MINI Cooper Forum banner
1 - 13 of 13 Posts

·
Moderator & Sponsor
Joined
·
358 Posts
Discussion Starter · #1 ·
A colleague has had a problem for the last 3 weeks with a November build Cooper. Her boot light has decided to stay on permenantly and she has been told by the dealers that the problem lies with the car keys??

When they tried to replace the car keys, they then told her that the key had been delivered, but not the PIN number that comes with them so they couldn't replace it.

I've heard (probably from Mr. Bill) that there is a seperate locking mechanism ECU (which in turn links to the main ECU), but this is the 1st time I've heard of a PIN number to control the car keys.

Any thoughts anyone?..:confused:
 

·
Registered
Joined
·
99 Posts
Just a guess, but I think it is more likely that the PIN number is actually for the ECU. The keys are probably all made with unique transponder codes, as to do anything otherwise would be a logistics nightmare. In which case it will be necessary to authorise each key in turn to be used with the car ECU - and no doubt this requires a PIN to be entered.

Ian
 

·
Registered
Joined
·
48 Posts
Keys please.

I had a new 'radio' key made for (a bit stupid they only supply one with the car) me and my dealer used my 'radio' key to program the new one. (£10 for the service!)

I assume anything to do with PIN's is the unique transponder code for the remote and immobiliser signals.

However I don't see why the key has anything to do with the boot light - the ECU should do this.

On my car if you leave the door open for a while the lights go out.

Yet another example I think of a dealer who doesn't know making up an excuse to get rid of a customer more quickly.
 

·
Registered
Joined
·
577 Posts
Lots of new cars have this feature. The key has a magnetic strip that contains a bar code that is read when the key is inserted. If the code does not match up with the PIN in the ECU, the key won't work. This is to deter theft. But it also makes replacing a key very expensive. I read that there are so many cars being made that it is impossible to make an individual key to fit each one, hence the digital code. If you recall, some MINI owners had trouble when the dealer stuck the key to a magnet and wiped out the code. So be careful! (I wonder why the alien space ship in the MINI ad didn't wipe out the MINI's electrical system...)

My folks had a 1955 Chevy and our friends had a 1956 Buick. Our ignition key would open their driver's door, but not lock it. It worked in their ignition. Their key would open our passenger door, but not the driver's door, and it wouldn't work in the ignition.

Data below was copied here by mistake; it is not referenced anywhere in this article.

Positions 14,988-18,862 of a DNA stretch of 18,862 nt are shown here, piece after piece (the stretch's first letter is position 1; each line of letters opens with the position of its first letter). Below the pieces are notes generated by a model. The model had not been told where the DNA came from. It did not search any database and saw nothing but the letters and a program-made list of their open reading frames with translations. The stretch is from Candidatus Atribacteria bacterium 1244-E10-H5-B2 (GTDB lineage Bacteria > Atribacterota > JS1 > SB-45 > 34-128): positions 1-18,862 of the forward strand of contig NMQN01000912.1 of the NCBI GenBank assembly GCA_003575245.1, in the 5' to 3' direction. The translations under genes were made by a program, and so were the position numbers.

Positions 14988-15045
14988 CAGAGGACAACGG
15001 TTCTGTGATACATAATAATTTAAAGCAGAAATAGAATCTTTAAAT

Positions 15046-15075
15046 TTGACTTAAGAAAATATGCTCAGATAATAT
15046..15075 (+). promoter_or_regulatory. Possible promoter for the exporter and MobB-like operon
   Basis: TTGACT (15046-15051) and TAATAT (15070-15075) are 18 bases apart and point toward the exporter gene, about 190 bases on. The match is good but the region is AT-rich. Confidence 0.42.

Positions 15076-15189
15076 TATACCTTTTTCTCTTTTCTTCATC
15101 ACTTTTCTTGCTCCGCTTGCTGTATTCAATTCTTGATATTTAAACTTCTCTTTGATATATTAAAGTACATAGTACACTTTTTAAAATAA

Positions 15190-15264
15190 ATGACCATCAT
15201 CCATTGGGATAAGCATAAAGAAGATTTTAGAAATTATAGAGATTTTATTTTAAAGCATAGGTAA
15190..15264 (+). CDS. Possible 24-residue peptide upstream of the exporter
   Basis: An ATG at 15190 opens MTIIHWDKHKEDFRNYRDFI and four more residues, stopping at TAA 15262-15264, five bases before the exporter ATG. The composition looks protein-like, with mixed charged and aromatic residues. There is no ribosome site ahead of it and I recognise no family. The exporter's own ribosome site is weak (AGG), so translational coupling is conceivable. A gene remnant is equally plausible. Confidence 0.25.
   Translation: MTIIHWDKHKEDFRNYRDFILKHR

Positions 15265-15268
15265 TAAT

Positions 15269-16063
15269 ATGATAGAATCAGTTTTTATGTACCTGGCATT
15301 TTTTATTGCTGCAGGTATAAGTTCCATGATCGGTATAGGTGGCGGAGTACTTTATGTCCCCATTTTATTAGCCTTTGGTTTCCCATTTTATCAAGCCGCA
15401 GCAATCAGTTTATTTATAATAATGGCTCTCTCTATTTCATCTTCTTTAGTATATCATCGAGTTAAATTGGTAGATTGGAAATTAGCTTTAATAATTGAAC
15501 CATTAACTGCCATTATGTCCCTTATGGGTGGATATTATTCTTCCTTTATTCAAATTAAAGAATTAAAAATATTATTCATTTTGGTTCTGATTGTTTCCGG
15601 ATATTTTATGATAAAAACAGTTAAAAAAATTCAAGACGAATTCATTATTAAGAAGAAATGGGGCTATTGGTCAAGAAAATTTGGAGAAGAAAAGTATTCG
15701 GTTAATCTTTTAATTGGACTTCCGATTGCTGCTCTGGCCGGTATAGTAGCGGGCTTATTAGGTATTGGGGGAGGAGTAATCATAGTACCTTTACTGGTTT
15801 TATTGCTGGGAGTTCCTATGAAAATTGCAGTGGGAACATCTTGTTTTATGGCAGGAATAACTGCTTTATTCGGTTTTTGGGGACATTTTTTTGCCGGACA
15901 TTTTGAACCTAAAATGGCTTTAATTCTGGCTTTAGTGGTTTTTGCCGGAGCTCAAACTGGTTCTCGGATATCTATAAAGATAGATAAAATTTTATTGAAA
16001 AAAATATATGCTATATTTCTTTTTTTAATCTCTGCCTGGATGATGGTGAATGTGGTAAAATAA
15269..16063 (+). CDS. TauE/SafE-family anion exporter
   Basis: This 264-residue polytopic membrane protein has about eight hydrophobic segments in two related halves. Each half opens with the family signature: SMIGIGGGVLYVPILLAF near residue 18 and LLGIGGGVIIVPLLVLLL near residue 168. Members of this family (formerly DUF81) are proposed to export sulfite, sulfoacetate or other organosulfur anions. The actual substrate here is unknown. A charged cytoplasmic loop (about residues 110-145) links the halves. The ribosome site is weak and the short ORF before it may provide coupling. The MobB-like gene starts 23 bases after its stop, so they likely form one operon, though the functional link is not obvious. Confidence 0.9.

·
Registered
Joined
·
48 Posts
Magnetic doubts.

Don't think magnets feature widely in keys.

The transponder chip inside uses 'radio'.

When you put the key in the ignition this code is verified by the ECU.

There are enough codes for every car on the planet.

Even if you have the same key as someone with another mini (the chances of this happening are pretty small) the car won't start unless you have the correct transponder code in it (this will never be the same). You will still be able to operate the 'mechanical' bits though. Limited on a mini to the ignition (turn but no start) and drivers door lock.

I think the days of the Lucus key (they are all the same) in cars is well over and anyway if someone really wants to steal your car they can pick it up on a lorry and take it.

As far as I'm concerned keyless entry and ignition as on the Renault Laguna or Mercedes S class is the way forward.
 

·
Registered
Joined
·
1,609 Posts
Unfortunately the keys do contain a magnet as some early customers found out. The dealers were placing the customers keys on top of the hand book ready for collection. Then the magnet that helps keep the handbook closed was messing with the key magnet and the keys were not working correctly. People turning up to pick up cars and the keys not working and no one knew why, good or what? Anyway dealers have now been told to keep the two separate and hopefully no more problems.
 

·
Registered
Joined
·
48 Posts
There is NO magnet in the key.

There is a transponer chip (made by philips)of an industry
standard design. When
the key is inserted in the ignition, a coil built into the
key barrell generates EM raditaion. A corresponding coil
in the chip is exited by this radiation, inducing an
EMF (electromotive force). This energy is used to power
the chip. The chip then sends out is unique code, which
is picked up by the coil in the ignition barrell.
If this matches the code stored in the immobilisor then a